In late 1852 Mr. Nunn wrote to at Tewesbury and asked me to come and work for him at the Newport factory, Mr G. Freeman who was still a partner persuaded me to do so. I accepted Mr. Nunn’s offer and arrived on the island on the 27thy January 1853. A lace machine is a massive and complicated piece of machinery and the interior comprises of a lot of clever and delicate pieces of mechanism which caries the silk. I found that the machinery at Newport to be very much out date both in operation and speed when compared with the Tewesbury factory. The machines were of very old design and involved the men having to do twice the labour for the same output and involved the use of both hands and feet. The machines at the Tewesbury factory were set in motion by turning a handle and the blonde lace was of a different quality. Mr. Nunn asked me to bring the Newport machinery up to the latest standard and at the same time I mastered the art of manufacturing blonde lace. In busy times there were about 100 men, 20 to 30 winding boys and 60 girls employed in the factory. The men in the factory were well acquainted with the news and topics of the day. There was an hour’s break for dinner and the men all met in the same place and round a large fire in winter. They all subscribed a small amount of money to purchase the Times newspaper, and two men who could read selected articles from the paper; there ensued many a lively discussion. The only holidays were 2 days at Whitsuntide for Newport Fair, Good Friday and Christmas.

The lace manufactured at Newport had a blonde edging some being as fine as a spider’s web and was very expensive. Mr. Nunn told me that some of the silk used, cost the equivalent of a pound in silver for a pound of silk. The production of silk was very dependant on the fashions of the time, and he explained that he had over 20,000 blondes of silk in stock. Quite unexpectedly a large order was received from America and six weeks later he had less than 300 blondes in stock.

By now Mr. Nunn was getting on in years and because he had no son to carry on the business decided to retire sometime around 1870, the loss of the factory was a serious blow to Newport. Mr Nunn died in 1876. He is buried in a vault in the churchyard by the doorway of St Pauls Church, Barton, Newport. In his lifetime he had acquired the property of Briddlesford and the Lordship of the Manor. These together with his wealth, money and the Broadlands Silk Factory, passed to his daughter, Mrs. Capt Nunn Harvey of the Cliffs at Shanklin.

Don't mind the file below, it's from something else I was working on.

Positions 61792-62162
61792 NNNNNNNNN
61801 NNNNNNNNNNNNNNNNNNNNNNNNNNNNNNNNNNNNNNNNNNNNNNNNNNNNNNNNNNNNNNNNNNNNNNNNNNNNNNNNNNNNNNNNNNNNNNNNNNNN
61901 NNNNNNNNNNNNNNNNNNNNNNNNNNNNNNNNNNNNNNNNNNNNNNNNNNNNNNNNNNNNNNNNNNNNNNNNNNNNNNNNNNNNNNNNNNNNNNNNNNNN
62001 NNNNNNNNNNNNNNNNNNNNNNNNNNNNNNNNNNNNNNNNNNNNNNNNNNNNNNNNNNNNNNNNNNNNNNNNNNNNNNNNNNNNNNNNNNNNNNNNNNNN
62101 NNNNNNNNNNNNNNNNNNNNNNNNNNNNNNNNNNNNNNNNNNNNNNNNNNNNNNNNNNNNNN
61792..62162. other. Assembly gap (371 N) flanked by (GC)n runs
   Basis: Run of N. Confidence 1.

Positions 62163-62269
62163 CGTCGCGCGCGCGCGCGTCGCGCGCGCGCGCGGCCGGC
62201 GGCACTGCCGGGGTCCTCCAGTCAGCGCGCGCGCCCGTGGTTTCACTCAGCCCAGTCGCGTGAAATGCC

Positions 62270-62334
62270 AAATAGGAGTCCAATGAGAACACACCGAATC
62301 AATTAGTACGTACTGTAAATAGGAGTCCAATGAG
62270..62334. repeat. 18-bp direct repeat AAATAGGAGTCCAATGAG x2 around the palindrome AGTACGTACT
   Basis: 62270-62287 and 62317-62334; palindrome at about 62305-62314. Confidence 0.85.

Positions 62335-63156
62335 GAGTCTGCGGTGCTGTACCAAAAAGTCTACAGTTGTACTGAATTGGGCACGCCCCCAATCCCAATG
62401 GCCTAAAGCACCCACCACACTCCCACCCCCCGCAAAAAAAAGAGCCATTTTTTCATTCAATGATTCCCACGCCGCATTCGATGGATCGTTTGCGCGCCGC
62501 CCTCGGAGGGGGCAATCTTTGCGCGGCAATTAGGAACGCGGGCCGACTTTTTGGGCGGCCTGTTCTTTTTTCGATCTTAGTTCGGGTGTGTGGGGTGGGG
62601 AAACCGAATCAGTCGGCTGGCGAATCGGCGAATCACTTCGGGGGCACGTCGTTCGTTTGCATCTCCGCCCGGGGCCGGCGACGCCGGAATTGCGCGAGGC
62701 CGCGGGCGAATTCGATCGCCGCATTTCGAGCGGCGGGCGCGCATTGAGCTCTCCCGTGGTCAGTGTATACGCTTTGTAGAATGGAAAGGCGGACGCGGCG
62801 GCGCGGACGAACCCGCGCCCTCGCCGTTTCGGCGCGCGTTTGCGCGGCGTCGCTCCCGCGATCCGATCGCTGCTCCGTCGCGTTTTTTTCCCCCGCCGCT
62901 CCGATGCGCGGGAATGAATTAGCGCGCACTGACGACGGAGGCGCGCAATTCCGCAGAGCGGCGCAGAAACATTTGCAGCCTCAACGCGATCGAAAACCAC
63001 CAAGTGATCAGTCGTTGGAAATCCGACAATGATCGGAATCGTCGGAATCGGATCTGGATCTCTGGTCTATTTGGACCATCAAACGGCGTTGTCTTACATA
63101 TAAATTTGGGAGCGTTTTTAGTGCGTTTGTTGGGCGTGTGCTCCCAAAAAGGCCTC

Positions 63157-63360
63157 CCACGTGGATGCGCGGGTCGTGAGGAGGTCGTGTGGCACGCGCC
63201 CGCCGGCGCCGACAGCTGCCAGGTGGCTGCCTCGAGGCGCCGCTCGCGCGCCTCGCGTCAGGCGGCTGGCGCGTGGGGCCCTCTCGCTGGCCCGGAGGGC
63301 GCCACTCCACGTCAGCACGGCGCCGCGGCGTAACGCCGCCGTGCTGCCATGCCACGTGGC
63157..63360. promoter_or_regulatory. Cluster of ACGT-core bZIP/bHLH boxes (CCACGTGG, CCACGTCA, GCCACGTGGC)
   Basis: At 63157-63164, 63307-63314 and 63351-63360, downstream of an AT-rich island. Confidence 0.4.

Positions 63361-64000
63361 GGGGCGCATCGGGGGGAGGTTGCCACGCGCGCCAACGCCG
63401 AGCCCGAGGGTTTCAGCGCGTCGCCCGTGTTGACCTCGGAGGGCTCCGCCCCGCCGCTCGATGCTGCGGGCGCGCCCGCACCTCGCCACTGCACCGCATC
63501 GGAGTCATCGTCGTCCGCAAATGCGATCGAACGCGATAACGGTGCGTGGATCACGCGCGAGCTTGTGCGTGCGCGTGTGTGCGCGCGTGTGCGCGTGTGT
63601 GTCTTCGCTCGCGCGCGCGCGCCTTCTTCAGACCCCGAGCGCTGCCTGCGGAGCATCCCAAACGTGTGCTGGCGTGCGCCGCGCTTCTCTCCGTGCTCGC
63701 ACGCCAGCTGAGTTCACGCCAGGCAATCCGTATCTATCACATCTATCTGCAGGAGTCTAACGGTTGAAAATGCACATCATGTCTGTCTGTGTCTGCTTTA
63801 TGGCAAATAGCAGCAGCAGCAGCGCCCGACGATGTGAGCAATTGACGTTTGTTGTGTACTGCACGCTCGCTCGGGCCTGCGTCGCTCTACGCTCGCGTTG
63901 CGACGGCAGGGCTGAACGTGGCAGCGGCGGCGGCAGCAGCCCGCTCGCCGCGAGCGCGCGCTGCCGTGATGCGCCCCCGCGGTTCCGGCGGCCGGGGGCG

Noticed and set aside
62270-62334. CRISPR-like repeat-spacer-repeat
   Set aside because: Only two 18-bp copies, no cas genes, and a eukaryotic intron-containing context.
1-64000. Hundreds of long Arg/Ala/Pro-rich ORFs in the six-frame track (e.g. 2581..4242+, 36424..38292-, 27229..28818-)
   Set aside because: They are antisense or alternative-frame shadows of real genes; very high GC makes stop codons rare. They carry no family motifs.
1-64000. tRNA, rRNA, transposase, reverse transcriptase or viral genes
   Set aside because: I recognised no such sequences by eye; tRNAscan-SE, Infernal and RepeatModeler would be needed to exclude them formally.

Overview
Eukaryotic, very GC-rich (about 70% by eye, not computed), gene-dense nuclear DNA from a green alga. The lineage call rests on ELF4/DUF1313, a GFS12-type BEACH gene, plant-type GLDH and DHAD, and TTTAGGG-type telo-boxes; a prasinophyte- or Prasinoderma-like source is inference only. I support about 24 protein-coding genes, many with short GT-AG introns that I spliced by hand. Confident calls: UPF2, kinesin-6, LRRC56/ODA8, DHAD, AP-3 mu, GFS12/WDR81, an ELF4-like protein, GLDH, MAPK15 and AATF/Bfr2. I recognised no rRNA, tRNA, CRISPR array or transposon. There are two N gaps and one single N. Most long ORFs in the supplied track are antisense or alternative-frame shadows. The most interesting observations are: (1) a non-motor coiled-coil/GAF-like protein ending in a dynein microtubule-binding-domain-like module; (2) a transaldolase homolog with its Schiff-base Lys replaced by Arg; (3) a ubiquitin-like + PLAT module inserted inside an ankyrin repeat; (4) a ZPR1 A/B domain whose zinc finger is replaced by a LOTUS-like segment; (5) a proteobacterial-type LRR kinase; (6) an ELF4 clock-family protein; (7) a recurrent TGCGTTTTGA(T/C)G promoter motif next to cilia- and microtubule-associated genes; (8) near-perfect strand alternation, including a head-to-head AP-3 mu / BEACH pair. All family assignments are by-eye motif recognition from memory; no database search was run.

In 1877 Mrs Nunn Harvey asked me to act on her behalf and offer the factory complete as a gift to a certain gentleman. I also offered my services in order to re-open the factory for the people of Newport, but the offer was refused. I was then instructed by Mrs Nunn Harvey to dispose and sell off all the factory equipment, this I did."

Patent Description

The following transcription has been extracted from the London Journal of Arts and Sciences by W. Newton, Vol. X, London 1837 and relates to a patent, and reads “ To Henry William Nunn of Whippingham in the Isle of Wight, bobbin-net Lace Manufacturer, for his invention of improvements in the manufacturing certain kinds of embroidered lace [Sealed 27th March 1834]. “ This appears to be intended as an improvement upon a former invention for which a patent was granted February 1833 to Messer’s Nunn, Mowbray and Alabone. {See the fifth vol. of our conjoined series, page 358]. The present proposition, as far as we can understand it, seems to be to produced in any ordinary lace making machines, narrow breadths of bobbin-net, with blonde, purl, Vandyke, and embroidered edges, laced together in broad sheets, which when finished, bleached, and dressed, may be separated into various breadths by drawing out the lacing thread.

The manner of effecting this is stated to be, by removing certain of the bobbins and carriages, in order to produce spaces in the net in which the straight warp thread only appears. And upon these straight threads the embroidering gimp threads are worked by a series of extra guides and needles, in the way they are usually worked in the machine, called the wimp frame.

No drawing of the mechanical arrangement accompanies the specification, as it is stated that every kind of lace making machinery applicable to the object is claimed; we do not however, see distinctly the points of the invention on which the invention rests [Enrolled in the Enrolment Office September 1834].

Sources:
Isle of Wight County Press, September 1963
Mrs. E. Loughlin 2000
W. Newton London Journal of Arts & Sciences Vol. X, London (1837)

This page was last edited on: 4th March, 2015 06:16:47